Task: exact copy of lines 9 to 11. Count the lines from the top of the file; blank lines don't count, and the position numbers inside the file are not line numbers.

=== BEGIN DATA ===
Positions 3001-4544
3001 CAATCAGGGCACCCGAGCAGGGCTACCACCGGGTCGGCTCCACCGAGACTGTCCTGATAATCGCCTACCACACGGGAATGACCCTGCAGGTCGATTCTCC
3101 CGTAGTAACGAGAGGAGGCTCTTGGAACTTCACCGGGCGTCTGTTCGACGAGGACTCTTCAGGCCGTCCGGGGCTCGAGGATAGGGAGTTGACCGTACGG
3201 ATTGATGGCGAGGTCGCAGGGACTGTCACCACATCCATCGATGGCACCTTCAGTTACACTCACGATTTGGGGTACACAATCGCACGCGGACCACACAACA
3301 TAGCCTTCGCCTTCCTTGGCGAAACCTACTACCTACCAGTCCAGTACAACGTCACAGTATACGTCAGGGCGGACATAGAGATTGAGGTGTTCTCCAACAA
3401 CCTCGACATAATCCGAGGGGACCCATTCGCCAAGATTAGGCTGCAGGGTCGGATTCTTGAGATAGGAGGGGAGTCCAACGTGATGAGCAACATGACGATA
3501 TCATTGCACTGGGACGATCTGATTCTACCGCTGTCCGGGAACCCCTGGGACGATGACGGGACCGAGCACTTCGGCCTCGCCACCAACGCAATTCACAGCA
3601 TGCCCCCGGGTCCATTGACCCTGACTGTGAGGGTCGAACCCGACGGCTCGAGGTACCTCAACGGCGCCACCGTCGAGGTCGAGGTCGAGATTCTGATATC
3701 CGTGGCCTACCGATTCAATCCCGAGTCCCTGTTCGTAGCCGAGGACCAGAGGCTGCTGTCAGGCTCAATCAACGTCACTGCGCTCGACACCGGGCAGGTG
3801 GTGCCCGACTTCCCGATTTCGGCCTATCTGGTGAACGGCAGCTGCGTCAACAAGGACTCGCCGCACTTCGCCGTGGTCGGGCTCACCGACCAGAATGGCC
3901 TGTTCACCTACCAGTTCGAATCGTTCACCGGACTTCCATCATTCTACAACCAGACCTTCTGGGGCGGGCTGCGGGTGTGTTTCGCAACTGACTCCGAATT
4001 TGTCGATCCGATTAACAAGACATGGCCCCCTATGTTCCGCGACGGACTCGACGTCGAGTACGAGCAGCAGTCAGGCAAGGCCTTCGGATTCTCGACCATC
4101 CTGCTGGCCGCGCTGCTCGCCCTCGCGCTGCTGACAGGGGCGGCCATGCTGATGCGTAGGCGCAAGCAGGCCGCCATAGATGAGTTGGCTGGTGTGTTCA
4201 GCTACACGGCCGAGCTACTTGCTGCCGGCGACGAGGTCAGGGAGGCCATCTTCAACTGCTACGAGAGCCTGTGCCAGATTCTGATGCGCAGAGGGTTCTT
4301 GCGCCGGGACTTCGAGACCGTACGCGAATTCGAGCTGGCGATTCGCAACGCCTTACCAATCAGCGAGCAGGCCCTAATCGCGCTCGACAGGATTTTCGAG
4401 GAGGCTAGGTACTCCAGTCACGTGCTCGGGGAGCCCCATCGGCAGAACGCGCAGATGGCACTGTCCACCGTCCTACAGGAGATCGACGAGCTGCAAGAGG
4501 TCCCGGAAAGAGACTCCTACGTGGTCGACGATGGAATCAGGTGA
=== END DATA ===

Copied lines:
3701 CGTGGCCTACCGATTCAATCCCGAGTCCCTGTTCGTAGCCGAGGACCAGAGGCTGCTGTCAGGCTCAATCAACGTCACTGCGCTCGACACCGGGCAGGTG
3801 GTGCCCGACTTCCCGATTTCGGCCTATCTGGTGAACGGCAGCTGCGTCAACAAGGACTCGCCGCACTTCGCCGTGGTCGGGCTCACCGACCAGAATGGCC
3901 TGTTCACCTACCAGTTCGAATCGTTCACCGGACTTCCATCATTCTACAACCAGACCTTCTGGGGCGGGCTGCGGGTGTGTTTCGCAACTGACTCCGAATT